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Emerald Group Publishing Limited
Copyright © 2004, Emerald Group Publishing Limited
Sebastian HaffnerPhoenixLondon2003259 ppISBN: 84212 6601PbReview DOI 10.1108/09555340410536271
Of course it reads almost as a thriller, you can’t put it down and it is a close-at-hand description of the rise of Nazism, as all the reviewers have said. It is a book not published by the father who wrote it but by the son who didn’t. The son explains why. He was too close to the painful and terrible experiences which he describes. For us perhaps, the most important sentence in the book is the quotation from Goethe, which introduces it: “Germany is nothing, each individual German is everything”. This is the wisdom of a man who knows the dangers of unifying Germany geographically – for Germans.
There are two other points which struck me as throwing the most fundamental light on what could be the most disastrous events of the twentieth century. The author, a German, not a German Jew, passed his boyhood during the First World War and describes how he followed the battles of that war almost shouting for his side and experiencing it in a way that only a schoolboy could, and then feeling the depths of grief when the Armistice was signed. For weeks he could not bear to look at the news, closing his mind as if it had not happened. That in itself is not surprising but what is significant is that he tells us that Hitler’s response was almost identical.
This, I think, gives us a rare insight into Hitler’s mind and explains why he could not have led Germany in any other way than continuing the First World War. Too often it is asked why Hitler’s initial success could not have been carried ahead as a peaceful reconstruction of Germany. Only by appealing to the understandable bitterness in many, not a majority it seems, did he sustain his own will. Haffner himself, of course, grew out of it as he matured.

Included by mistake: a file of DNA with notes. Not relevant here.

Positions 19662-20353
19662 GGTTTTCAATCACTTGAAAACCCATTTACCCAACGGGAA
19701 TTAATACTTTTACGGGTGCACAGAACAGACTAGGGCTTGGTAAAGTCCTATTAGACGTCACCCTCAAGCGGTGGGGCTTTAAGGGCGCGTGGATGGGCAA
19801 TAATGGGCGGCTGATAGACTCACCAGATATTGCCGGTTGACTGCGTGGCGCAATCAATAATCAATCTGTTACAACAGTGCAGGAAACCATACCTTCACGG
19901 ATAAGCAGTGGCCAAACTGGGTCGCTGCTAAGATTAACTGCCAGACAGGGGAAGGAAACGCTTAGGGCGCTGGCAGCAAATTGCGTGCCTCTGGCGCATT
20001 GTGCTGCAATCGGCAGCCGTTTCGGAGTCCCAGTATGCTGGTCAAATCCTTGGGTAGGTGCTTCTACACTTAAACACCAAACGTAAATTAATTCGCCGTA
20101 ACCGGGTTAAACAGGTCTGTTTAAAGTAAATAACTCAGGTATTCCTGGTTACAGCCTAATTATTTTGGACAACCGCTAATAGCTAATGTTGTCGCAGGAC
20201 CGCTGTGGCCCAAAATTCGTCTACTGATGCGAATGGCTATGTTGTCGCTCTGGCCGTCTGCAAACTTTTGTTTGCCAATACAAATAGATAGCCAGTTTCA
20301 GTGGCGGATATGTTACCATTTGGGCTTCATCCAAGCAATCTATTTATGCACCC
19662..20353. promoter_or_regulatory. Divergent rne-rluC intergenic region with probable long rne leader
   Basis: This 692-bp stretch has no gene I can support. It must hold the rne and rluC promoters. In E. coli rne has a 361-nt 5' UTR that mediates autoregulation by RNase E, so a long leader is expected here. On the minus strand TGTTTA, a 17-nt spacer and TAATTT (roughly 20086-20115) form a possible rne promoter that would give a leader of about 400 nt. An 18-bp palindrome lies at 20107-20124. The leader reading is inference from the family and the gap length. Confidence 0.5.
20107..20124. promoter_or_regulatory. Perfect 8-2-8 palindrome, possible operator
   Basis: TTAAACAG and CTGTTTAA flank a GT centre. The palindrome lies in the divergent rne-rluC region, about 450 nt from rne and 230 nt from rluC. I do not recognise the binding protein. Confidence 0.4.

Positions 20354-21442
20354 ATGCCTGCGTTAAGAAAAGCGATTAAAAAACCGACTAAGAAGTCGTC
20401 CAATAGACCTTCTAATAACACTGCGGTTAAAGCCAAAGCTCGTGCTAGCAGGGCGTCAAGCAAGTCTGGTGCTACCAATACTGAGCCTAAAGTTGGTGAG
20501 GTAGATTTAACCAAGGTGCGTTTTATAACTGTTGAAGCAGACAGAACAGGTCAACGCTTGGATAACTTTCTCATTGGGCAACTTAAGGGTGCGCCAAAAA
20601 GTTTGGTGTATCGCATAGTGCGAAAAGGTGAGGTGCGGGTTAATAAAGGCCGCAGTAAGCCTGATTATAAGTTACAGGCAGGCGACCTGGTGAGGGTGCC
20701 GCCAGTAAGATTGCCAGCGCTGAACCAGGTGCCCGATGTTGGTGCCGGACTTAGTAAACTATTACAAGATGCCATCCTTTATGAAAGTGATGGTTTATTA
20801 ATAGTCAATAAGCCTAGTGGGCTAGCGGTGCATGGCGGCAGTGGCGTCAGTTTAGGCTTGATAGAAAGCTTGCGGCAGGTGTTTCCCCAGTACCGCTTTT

The second crucial point, it seemed to me, was to be found in a passage on p. 200. Haffner had a close friendship with a young Jewish girl whose life was blighted by the constant Nazi threats. He writes:
Like many other young Jews she considered what was happening to them almost to the exclusion of all else, and who can blame her? She reacted in all innocence, becoming a Zionist from one day to the next, a Jewish nationalist. It was a common reaction, and one that I could sympathise with but observed with regret. It so closely followed the Nazis’ intentions. It contained so much weak-hearted acceptance of their hostile assumptions. If I had argued with her, I would have robbed her of her only consolation.
He goes on to tell us that she studied and thought constantly about Palestine. Her hope was to go there. We now see the terrible knock-on result of the Nazi persecution afflicting the Middle East. In these two points, there is a lesson for the Germans, the Jews and for the world.
The rest of the book is simply a marvellous and enlightening read. If its author were alive now I feel he might give an answer similar to George Orwell’s when he was asked in an interview about the purpose of 1984. He thought for a moment and said “Don’t let it happen”. Haffner would have to have added “again”.